NOAA Ocean Acidification Program

NOAA's Ocean Acidification Program seeks to better prepare society to respond to changing ocean conditions and resources by expanding understanding of ocean acidification, through interdisciplinary partnerships, nationally and internationally. Ocean acidification is occurring because our ocean is absorbing carbon dioxide from the atmosphere, leading to lower pH and greater acidity. This is causing a fundamental change in the chemistry of the ocean from pole to pole.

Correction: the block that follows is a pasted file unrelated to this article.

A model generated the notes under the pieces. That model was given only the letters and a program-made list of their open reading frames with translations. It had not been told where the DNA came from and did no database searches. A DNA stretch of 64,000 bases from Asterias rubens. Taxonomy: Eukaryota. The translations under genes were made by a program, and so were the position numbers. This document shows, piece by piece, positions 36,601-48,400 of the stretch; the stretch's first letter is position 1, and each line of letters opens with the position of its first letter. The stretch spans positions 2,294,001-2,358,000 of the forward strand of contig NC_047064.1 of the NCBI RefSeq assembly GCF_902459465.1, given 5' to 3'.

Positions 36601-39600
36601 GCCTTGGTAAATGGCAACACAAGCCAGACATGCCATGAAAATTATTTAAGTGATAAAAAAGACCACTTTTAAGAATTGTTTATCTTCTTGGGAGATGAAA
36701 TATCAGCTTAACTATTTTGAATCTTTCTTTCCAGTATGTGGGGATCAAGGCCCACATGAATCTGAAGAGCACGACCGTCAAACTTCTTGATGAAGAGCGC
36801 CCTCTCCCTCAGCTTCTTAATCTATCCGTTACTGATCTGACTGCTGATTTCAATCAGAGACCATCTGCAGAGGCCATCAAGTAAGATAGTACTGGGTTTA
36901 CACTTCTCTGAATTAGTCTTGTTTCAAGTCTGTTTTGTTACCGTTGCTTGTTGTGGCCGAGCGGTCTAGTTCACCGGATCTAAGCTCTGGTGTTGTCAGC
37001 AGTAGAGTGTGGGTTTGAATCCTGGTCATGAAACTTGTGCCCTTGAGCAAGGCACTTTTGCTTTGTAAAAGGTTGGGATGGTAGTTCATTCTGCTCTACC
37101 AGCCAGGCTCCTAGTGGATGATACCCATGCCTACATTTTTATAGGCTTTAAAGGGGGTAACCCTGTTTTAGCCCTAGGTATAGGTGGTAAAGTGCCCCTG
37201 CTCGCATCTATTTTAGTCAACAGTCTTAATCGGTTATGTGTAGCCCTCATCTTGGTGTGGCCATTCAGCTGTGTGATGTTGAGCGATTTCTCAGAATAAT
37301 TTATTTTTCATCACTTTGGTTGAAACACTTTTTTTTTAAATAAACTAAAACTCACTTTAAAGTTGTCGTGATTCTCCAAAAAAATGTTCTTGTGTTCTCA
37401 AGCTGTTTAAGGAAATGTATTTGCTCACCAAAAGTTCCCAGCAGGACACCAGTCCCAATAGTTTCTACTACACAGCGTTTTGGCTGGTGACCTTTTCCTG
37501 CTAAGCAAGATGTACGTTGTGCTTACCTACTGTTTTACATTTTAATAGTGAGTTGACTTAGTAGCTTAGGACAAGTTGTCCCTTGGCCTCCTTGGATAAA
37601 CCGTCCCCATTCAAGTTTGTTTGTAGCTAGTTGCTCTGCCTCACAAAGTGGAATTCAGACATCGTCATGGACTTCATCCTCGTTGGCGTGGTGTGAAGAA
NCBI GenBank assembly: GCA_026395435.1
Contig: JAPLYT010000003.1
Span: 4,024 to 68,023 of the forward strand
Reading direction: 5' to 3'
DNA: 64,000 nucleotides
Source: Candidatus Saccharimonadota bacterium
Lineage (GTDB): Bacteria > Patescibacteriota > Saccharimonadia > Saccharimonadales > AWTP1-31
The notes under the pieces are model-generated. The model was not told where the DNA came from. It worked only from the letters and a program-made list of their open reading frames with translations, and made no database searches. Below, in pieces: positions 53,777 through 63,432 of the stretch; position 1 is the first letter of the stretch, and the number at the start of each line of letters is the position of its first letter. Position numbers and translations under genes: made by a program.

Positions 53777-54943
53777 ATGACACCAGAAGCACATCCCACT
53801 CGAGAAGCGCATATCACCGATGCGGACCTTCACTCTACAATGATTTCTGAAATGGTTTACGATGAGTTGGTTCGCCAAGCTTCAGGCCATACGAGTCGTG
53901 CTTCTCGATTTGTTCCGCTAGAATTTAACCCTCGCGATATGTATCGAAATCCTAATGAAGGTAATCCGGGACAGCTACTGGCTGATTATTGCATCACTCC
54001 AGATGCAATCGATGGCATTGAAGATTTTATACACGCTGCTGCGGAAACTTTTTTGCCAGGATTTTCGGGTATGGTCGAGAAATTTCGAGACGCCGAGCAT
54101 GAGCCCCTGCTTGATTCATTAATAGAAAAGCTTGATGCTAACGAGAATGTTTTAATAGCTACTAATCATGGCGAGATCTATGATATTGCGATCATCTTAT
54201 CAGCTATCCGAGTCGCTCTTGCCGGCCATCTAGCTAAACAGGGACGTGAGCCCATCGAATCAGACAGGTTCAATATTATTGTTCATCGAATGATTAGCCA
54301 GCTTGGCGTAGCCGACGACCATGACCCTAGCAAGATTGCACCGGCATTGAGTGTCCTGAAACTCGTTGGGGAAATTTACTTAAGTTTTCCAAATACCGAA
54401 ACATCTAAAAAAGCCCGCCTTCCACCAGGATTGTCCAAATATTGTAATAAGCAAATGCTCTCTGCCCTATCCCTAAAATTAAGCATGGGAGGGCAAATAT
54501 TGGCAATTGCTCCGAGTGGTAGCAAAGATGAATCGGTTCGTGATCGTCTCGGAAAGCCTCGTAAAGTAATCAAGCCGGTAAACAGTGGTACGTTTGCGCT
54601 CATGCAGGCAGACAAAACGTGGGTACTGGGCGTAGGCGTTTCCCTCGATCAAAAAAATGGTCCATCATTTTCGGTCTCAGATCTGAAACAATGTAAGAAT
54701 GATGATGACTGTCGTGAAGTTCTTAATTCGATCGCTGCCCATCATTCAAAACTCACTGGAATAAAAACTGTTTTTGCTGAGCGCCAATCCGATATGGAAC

Bridge DATA - Diatomaceous Sediments: Ooze Clues

Just as ocean beaches display a variety of sand types, the ocean floor has different sediment types. Sediments can come from land, living organisms, chemical reactions in the water column, and even outer space. When skeletal remains of microscopic organisms make up more than 30% of the sediment, it is called "ooze." In this activity, students will plot the distribution of various oozes using information from sediment maps.

The Bridge's own DATA Series is made up of lesson plans (DATA Tips) on many ocean science topics that explore the world of water using the language of science: mathematics. Learn more about the DATA Series.